Classical historian Bettany Hughes, a familiar face from her marvellously immersive television series such as “The Spartans” and “Divine Women”, first visited Istanbul when she was 18 and immediately fell in love with that iconic city. Now, more than 30 years later, after making almost the same number of visits to the Turkish city, comes her enthralling history of the place. Ten years in the researching and writing, Istanbul: A Tale of Three Cities (W&N, January) packs the story of its three iterations—Byzantium, Constantinople and Istanbul—into one volume, from its earliest settlement in 6000BC, to the 20th century.
Though it sweeps across eight millennia, this glinting mosaic of a book is divided up into short episodic tesserae that evoke vivid aspects of the city’s history and demonstrate the long reach of its influence: from the Empress Theodora, who rose from destitute dancing girl to rule the Byzantine empire, and the origins of the Nicene Creed, still recited in our churches today; to how it made citizens of marauding Vikings and inspired Leonardo da Vinci to bid to build a bridge across the Golden Horn. “I wanted to keep the chapters short so the reader never feels overwhelmed,” Hughes tells me as we sit in her book-lined study at her home in west London. “I think television is good training for that. The point of doing TV is not to prove how clever you are, but to make other people realise how clever they are; and I think it’s the same with books. I’m horrified at the idea of intimidating someone. I think that’s the opposite of what we should be doing.”
Hughes wanted to give some alternative perspectives on a city that has been much written about through the ages. Fundamentally, she sought to orientate it differently, in the literal meaning of that word. “Almost everything I have read about Istanbul talks about it as the gateway to the east. We’re so programmed to think of it like that but for much of the world, it’s the gateway to the west, or even where north meets south. On my first visit, I actually approached the city from the east, after travelling through Asia Minor and Anatolia. So it has always felt important to me to experience it the other way around.”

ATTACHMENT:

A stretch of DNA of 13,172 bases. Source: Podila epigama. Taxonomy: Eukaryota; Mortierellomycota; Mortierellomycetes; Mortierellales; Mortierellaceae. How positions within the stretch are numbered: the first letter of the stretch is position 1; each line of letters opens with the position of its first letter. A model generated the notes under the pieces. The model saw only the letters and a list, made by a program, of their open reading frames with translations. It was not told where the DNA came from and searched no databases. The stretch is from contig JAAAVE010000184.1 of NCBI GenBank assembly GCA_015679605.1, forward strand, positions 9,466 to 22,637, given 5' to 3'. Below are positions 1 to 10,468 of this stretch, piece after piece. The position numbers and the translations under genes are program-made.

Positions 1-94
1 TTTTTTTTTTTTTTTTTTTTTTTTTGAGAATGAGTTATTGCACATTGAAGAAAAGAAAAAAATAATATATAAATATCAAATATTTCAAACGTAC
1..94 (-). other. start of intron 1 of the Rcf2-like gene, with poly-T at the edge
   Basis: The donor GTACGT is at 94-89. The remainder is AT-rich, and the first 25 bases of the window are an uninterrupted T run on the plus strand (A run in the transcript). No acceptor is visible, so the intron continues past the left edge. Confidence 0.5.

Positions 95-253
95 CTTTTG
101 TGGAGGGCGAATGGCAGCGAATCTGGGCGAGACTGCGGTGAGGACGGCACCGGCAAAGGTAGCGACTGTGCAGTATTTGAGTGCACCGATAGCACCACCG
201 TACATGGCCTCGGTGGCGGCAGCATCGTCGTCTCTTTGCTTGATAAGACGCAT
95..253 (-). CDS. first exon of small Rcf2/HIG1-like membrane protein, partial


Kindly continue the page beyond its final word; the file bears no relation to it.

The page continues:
Recent archaeological discoveries, made during the construction of the Eurasia Tunnel beneath the Bosphorus and the extension of the city’s Metro system, have helped render the book more complete a history, too. “Nobody has really focused on Istanbul’s prehistoric roots but now there’s all this very early stuff coming up out of the ground. I was lucky enough to go and walk through the digs, so I’ve seen these incredible Neolithic footprints in the mud from the first people who came to the city 6,000 years ago.”
The people’s city
Hughes was also keen to tell Istanbul’s story not just through its sultans and sultanas, its emperors and empresses, but from the point of view of its ordinary people. “When you look at Istanbul, from Byzantium to the present day, it’s striking how it has always been a city of the people, with a political voice, right from its early classical history. It’s quite unique in that, and the city’s rulers have always had to be very careful about how they negotiate their power with the people on the streets. When I was there researching, I got caught up in the Taksim Square riots, and I missed the recent coup by only a couple of days. There’s this sense that the streets are a place where the voice of the people can be heard. So I was always trying to think from the bottom up, and work out what it was actually like to walk those streets, whether in 460BC or 1453AD.”